Aug. 22 -- Guitarist Gene Swanson of Minneapolis, 1989 Schubert Club winner, performing classical, jazz and vocal standards.
Aug. 29 -- Uff da! Quartet of Decorah, Iowa, a Scandinavian folk and dance music group playing fiddle, guitar, mandolin and bass.
Oasis Courtyard Theater was planned by Ray Gustafson, music director at Calvary. The series is being held in cooperation with the Southeastern Minnesota Arts Council Inc., with funding from the Minnesota State Legislature.
The women and girls braiding maypole ribbons as they dance, in the cover photo, were recreating a traditional English custom for the Oasis Courtyard Theater this summer at Calvary Episcopal Church.
Claire Van Zant learned the dances some 35 years ago in her native England and offered to teach the intricate steps.
The tradition began as a pagan fertility rite. During the spring, young maidens would present themselves, much as boys marked their passage to manhood, Van Sant said. One virgin was given a crown of new May buds.
Christianity borrowed the ritual from the Celts and invested its own elements. The maypole dance became a dedication to purity.
Participants "aren't just dancing around," Van Zant said. They weave complicated patterns as they circle the pole and each warp and weft has symbolic meaning.
A whirligig has participants going in opposite directions in a double circle. Their tight braid symbolizes community. Another segment results in tent-like weaving as a sign of God's protection.
A figure-eight symbolizes difficult teaching and a web is seen as an industrious, rather than scary, symbol.
Maypole dancing "is a very happy time," Van Zant said.
She said she hummed a few bars of music and pianist Mary Ellen Malkasian compiled the score for the summer theater.
Participants made their white dresses and in one case three generations took part.
The Courtyard Theatre included a writers' round table, classical and jazz performers, storytellers, guitarist, fiddler, youth theater and Scandinavian folk musicians.THE ROCHESTER POST BULLETIN, Rochester, Minnesota, September 12, 1991
A specially commissioned chancel theater group, liturgical dancers, youth orchestra and vocalist will offer "Voices in Praise of Advent and the Nativity" here Dec. 12.
The performance is from 3 to 4:30 p.m. at Assisi Heights. Planned for the whole family, it will offer participants a chance to prepare for Christmas through the artistry of music, dance and poetry.
The program will open with an orchestral prelude and the singing of Christmas carols.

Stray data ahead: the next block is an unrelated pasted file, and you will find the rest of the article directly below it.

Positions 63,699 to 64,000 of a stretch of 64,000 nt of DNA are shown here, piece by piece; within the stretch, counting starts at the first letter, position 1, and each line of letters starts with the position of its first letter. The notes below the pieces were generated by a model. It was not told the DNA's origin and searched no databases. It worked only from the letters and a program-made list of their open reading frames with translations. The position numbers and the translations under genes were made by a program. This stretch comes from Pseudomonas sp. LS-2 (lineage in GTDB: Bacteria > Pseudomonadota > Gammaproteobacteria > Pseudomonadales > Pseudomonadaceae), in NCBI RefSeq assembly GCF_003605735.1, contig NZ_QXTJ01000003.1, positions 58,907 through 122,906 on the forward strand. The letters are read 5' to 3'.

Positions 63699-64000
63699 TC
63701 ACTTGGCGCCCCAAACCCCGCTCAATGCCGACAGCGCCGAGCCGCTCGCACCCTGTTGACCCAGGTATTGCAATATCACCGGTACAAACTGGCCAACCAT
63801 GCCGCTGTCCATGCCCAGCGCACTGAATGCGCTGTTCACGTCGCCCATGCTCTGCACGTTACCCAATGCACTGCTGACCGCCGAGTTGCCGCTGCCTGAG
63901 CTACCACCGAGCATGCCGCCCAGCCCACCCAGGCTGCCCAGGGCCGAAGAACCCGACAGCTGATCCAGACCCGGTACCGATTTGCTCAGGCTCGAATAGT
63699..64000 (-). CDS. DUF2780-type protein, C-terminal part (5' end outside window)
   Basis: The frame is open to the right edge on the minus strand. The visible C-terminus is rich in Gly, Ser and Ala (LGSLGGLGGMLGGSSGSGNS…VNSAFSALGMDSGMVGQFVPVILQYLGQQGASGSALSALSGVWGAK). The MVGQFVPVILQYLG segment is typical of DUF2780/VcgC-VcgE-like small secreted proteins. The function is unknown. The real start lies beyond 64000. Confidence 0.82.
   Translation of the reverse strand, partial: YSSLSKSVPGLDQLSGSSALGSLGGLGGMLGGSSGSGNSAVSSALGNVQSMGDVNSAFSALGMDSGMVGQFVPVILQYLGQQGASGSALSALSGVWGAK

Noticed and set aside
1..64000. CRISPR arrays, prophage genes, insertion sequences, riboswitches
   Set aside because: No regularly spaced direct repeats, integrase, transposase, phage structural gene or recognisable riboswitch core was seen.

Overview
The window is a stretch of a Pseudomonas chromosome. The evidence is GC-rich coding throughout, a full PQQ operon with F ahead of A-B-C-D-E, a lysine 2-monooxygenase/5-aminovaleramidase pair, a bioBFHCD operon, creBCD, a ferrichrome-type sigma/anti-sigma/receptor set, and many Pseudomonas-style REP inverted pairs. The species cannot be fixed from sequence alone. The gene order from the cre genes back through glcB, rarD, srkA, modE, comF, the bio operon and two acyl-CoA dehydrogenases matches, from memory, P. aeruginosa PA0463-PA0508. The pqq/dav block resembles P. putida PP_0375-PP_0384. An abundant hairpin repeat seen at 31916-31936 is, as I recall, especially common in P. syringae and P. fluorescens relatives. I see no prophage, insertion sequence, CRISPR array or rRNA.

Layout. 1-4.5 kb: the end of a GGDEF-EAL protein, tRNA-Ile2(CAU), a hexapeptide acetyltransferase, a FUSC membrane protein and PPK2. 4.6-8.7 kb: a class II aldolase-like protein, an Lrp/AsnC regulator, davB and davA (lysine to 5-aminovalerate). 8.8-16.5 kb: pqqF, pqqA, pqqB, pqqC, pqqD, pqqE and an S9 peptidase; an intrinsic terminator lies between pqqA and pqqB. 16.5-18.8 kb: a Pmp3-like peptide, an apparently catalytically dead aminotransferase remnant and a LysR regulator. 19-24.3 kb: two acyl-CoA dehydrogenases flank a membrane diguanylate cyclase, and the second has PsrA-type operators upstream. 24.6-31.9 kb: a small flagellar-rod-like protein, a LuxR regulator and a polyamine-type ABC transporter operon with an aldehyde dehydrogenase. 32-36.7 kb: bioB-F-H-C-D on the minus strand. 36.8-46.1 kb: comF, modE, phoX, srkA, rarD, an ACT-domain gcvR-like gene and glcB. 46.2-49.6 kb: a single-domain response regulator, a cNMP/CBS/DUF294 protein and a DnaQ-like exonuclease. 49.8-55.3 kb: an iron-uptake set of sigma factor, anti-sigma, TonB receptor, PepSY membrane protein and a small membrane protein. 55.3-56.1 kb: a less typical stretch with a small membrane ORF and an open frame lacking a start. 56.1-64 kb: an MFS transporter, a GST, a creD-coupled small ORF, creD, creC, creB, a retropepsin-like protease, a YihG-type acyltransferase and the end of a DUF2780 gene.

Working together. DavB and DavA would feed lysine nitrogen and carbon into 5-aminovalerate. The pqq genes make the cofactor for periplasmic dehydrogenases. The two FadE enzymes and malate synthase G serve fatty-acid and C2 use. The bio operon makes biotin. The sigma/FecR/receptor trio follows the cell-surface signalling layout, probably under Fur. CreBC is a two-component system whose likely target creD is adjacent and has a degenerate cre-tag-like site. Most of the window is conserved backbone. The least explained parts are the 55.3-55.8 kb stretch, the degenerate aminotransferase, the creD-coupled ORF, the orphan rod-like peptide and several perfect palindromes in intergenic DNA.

Readers are from the Van Zant Chancel Theatre founded through gifts to Calvary Episcopal Church as a living memorial to Robert D. Van Zant. It is directed by his widow Claire.
She said the participants present chancel drama, poetry and prose "in celebration of Christian ideals, the love of nature and grandeur of the human spirit."
Performers are Roy Achter, Scott Gunn, Emily Harris, Jed Harris, Frank Helminski, Margaret Helminski, Nicklas Mezacapa, Mary Moore, Bob Padzieski, Sidney Phillips, Roy Shorter, George Slicho, Truda Tyce, Sara Winterfield and Claire Van Zant.
In addition to poetry and Biblical readings, prose works have been selected from literature: "A Christmas Carol" by Dickens, "Journey of the Magi" by T.S. Eliot, and "The Star of the Nativity" by Pasternak.
The Seraphim Dancers have grown from Seraphim Three to include Gail Adams, Kathie Bluhm, Kay Case, Virginia Huffine and Jean Dain Waters.
Ray Gustafson will direct the Youth Chamber Orchestra.
Vocalist Sunny Didier, a former student of Claire Van Zant's, will be accompanied by Mary Ellen Malkasian. They will be heard in airs and excerpts from "Messiah" by Handel, "Exsultatecq Jubilate" by Mozart, and "Benedictus" by Haydn.
Robert Van Zant, the chancel theatre's namesake, was an instructor at Rochester Community College.
"It is unusual to have a living memorial," Claire Van Zant said. "It seems to have kept me busy."
Past presentations have included W.H. Auden's Christmas Oratorio, "For the Time Being;" "The Way of the Cross," written for Good Friday; a summer program, "Birds, Beasts and Flowers," and a selection of theological and philosophical poetry.
The Advent program is one of a series under the sponsorship of Assisi Community Center. It is open to the public. A free-will offering will be accepted.THE ROCHESTER POST BULLETIN, Rochester, Minnesota, November 27, 1993